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Adventure / June 6, 2016

“Cliff Camping” is a thing now.

Written by: Brenna Stevens

I’m not a serious rock climber, and I don’t really want to be. I’ve been to the local crag a few times (which, in Boulder, is respectable), but you’ll never see me on the side of El Capitan. All the gear those guys use looks really expensive to me, and the climbs they use it on look scary and hard.

But there is one component of big wall climbing that has always appealed to me: sleeping on a portaledge. Those are the hanging tarps that climbers sleep on when they have to overnight on the wall. They’re sort of like hammocks, but way, way gutsier. Something about them has always intrigued me; as someone who can fall asleep almost anywhere, they seem like sort of a dare.

I’ve never seriously considered sleeping on one, though, because like I said… climbing is hard.

I recently learned that the market has provided a solution for people like me. Or, more accurately, it’s provided a solution for people who are like me but richer. The guides at Ester Park, Colorado’s Kent Mountain Adventure Center will hook clients up with a night on a portaledge, no climbing required, for as little as $800 per person.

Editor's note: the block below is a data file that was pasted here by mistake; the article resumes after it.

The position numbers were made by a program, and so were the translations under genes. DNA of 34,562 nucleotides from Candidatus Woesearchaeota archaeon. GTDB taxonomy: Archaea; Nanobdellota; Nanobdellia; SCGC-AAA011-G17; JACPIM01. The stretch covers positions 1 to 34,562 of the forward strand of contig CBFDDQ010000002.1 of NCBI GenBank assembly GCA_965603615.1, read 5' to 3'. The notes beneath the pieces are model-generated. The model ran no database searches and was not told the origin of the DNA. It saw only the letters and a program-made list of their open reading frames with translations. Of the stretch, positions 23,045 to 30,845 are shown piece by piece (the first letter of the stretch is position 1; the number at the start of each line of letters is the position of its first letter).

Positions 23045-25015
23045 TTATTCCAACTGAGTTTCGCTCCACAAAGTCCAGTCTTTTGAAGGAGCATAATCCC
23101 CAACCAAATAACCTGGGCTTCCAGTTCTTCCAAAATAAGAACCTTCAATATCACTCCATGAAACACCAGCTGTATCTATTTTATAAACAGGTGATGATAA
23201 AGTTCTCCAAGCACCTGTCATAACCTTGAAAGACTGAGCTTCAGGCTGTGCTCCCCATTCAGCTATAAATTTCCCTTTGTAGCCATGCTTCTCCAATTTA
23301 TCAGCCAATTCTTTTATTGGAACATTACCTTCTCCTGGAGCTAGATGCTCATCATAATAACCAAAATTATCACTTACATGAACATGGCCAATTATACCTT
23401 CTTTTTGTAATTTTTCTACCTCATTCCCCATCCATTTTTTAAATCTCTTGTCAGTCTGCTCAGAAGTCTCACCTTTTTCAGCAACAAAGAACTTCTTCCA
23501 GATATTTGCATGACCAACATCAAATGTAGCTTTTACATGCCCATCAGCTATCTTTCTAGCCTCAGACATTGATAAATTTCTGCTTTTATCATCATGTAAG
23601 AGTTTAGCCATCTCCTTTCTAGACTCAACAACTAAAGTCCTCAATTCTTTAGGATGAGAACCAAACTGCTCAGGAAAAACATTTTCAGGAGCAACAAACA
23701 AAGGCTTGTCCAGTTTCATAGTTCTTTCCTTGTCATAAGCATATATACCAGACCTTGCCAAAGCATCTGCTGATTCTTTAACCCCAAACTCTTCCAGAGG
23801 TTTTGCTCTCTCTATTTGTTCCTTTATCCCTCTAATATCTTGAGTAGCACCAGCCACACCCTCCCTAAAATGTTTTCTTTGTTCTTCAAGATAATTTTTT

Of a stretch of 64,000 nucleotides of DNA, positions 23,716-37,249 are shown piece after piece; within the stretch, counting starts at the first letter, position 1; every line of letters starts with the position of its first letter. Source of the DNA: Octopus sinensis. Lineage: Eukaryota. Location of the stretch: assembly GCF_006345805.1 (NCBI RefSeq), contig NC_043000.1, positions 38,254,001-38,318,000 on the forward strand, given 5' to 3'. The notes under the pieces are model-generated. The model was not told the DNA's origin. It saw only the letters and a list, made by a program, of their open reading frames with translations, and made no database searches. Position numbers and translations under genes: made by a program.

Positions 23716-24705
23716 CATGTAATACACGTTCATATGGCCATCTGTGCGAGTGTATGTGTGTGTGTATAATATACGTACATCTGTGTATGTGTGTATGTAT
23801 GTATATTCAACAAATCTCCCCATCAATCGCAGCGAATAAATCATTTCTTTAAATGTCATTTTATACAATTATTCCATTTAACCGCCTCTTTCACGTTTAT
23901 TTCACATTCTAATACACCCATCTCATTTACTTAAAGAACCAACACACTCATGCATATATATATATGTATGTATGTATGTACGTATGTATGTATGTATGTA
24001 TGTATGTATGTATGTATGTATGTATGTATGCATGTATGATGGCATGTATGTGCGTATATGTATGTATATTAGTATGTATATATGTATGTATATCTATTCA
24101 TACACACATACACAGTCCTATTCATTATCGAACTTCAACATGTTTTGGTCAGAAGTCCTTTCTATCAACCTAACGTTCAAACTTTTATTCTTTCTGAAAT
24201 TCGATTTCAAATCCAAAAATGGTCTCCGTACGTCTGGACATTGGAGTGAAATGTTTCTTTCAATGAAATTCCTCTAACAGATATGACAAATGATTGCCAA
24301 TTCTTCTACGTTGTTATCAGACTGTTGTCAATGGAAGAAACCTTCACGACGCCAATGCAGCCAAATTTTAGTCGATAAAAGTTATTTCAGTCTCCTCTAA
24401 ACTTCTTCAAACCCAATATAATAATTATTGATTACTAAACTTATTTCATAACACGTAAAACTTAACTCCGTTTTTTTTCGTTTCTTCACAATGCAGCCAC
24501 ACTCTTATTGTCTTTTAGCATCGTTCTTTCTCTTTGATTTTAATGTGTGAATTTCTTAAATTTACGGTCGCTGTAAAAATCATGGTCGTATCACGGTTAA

That’s too rich for my blood. But Kent Mountain’s promotional video for the experience does make it look pretty cool.

The folks at Kent Mountain team have engineered their “Cliff Camping” experience to suit almost anyone. Guides rig the portaledge 160 feet up a cliff, and clients can reach it by rock climbing, ascending fixed ropes, or rappelling from the top. The cliff is about a 10 minute hike from the nearest trailhead.

At camp, a guide cooks clients dinner (usually rice, quinoa, or stir-fry) in mid-air. Depending on the number of clients, the guide will either share the portaledge or sleep in their own. Sleepers remain tethered all night, so there’s no risk of falling. Because the cliff faces west, clients can watch the sunset over nearby Rocky Mountain National Park. Clients are treated to breakfast the next morning, and usually return to their cars by 11 a.m.

Cliff Camping bookings are available through late September. The experience costs $1,600 for couples and $1,200 for solo sleepers.

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about the author

Brenna Stevens

Born and raised in Boulder, Colorado, Brenna has spent more of her life outdoors than in. An avid camper, backpacker, and wine drinker, she writes primarily about outdoor culture for Shoulders of Giants.

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